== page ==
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Effect of growth hormone and therapeutic ultrasound on mandible and mandibular condyle Open Access


Other title
Growth Hormone
Mandibular growth
Micro-computed Tomography
Low Intensity Pulsed Ultrasound
Type of item
Degree grantor
University of Alberta
Author or creator
Khan, Imran
Supervisor and department
El-Bialy, Tarek
El-Kadi, Ayman
Examining committee member and department
Siraki, Arno
Dederich, Douglas
Faculty of Pharmacy and Pharmaceutical Sciences

Date accepted
Graduation date
Master of Science
Degree level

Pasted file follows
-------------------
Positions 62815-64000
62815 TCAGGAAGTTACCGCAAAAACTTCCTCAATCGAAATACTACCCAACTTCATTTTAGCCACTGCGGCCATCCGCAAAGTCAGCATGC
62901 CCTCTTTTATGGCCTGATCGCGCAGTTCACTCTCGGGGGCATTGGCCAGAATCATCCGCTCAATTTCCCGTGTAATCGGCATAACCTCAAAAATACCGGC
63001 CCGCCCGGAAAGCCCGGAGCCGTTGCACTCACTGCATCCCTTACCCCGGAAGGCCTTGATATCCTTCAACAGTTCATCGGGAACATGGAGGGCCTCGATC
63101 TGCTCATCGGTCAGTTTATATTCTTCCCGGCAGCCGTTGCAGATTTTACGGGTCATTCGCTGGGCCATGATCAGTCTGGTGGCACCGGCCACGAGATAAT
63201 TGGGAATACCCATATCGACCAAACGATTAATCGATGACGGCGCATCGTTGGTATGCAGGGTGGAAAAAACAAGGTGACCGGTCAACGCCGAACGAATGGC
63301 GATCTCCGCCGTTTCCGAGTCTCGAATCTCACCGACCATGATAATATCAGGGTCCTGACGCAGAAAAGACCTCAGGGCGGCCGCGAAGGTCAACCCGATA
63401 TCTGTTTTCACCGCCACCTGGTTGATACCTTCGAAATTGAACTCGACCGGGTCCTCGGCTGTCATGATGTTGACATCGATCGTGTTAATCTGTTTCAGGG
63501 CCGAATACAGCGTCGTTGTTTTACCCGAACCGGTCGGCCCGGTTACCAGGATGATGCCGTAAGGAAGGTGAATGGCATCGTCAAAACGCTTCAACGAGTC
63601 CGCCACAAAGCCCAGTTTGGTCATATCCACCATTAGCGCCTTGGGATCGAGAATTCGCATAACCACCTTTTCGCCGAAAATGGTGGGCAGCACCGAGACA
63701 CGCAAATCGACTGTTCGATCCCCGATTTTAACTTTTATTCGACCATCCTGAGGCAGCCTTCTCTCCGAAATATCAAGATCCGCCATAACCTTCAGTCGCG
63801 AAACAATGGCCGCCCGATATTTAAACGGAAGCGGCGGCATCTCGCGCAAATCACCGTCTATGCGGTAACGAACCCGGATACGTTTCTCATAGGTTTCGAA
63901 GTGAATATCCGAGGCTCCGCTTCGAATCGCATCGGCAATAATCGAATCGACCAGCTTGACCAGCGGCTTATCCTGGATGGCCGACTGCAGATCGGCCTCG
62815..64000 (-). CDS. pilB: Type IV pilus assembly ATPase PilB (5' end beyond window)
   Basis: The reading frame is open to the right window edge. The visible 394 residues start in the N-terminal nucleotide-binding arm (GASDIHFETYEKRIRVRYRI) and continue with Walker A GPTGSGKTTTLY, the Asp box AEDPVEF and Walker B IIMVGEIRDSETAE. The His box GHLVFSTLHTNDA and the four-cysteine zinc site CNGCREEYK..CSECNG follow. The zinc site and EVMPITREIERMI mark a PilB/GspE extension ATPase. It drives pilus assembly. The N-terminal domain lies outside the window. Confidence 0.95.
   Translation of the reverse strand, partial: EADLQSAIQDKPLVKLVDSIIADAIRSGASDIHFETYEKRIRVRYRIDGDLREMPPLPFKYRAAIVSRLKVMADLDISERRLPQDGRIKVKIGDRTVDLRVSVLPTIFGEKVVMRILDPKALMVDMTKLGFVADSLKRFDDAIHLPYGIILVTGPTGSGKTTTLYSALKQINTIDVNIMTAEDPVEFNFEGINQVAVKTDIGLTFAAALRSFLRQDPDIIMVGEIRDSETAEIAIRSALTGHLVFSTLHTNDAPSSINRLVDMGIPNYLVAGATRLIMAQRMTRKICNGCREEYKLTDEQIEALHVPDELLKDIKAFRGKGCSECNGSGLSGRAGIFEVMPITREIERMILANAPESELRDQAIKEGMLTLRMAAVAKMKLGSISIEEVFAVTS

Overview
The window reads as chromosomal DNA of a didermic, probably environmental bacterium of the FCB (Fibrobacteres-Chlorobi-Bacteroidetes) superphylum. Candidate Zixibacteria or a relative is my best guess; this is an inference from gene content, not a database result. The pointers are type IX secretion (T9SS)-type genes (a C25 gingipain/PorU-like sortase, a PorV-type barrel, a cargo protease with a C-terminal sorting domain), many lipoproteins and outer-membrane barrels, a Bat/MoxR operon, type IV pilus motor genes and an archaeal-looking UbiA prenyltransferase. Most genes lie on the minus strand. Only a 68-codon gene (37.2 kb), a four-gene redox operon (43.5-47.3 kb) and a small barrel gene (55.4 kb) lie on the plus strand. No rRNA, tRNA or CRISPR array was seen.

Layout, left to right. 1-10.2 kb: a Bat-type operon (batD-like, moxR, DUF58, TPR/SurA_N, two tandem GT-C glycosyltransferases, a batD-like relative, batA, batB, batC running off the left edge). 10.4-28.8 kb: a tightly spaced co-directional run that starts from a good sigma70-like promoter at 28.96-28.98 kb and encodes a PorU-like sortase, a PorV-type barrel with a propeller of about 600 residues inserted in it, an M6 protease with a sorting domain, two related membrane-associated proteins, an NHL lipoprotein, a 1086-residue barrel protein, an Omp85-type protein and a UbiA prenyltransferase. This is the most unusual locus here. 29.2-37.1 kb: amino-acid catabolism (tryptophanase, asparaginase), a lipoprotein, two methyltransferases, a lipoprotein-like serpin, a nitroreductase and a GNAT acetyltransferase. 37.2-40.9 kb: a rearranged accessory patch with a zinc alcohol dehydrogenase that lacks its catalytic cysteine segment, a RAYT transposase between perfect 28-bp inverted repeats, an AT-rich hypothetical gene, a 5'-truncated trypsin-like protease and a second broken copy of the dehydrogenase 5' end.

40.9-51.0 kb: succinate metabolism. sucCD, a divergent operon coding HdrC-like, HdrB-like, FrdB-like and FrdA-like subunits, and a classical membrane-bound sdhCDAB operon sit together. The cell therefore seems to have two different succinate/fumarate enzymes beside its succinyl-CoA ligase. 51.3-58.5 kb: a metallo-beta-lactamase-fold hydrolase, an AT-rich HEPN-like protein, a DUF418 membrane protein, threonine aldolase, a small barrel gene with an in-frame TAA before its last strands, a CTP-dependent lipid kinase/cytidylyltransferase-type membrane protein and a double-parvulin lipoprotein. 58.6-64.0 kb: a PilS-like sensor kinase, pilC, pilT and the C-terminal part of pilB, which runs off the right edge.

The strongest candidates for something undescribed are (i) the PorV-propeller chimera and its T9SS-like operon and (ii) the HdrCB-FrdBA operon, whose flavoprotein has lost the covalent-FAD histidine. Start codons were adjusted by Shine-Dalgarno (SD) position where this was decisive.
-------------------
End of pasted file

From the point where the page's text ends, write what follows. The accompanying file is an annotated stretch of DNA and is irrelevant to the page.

Previous studies have shown growth hormone and therapeutic low intensity pulsed ultrasound can enhance mandibular growth separately. The aim of this study is to evaluate the concomitant effect of both of these applications on mandibular growth in rat. Methods: 24 male Sprague Dawley rats were divided into four groups, 6 in each. Groups 1, 2, 3, and 4 were designated as untreated control, recombinant rat growth hormone, Low Intensity Pulsed Ultrasound, and combination of both groups respectively. After 21 days of daily treatment on mandibular condylar, mandibles from euthanized rats are dissected, and scanned by MicroComputed Tomography to measure the mandibular bone volume, bone surface area, and condylar bone mineral density. Also Real-time Polymerase Chain Reaction was performed on the extracted livers’ C-fos, C-jun, and IGF-1 genes expressions. Results: Groups 2, 3 and 4 showed significant (p<0.05) growth stimulation when compared to the untreated control group. However, there was no statistical significant difference between groups 2, 3 and 4 with regard to bone volume or surface area. Conversely, condylar bone mineral density for group 4 was significantly reduced than groups 1, 2, and 3. Rats’ weights were not significantly different among the treatment groups after the treatment was performed. Additionally, gene expression study showed that the expression of C-jun, in harvested livers for Group 4 was less than that of Group 2 showing fewer side effects. Conclusion: When growth hormone was applied to rats’ mandible together with therapeutic ultrasound, preferential increase in bone volume, and surface area occurred with the expense of condylar bone mineral density and with less potential side effects.
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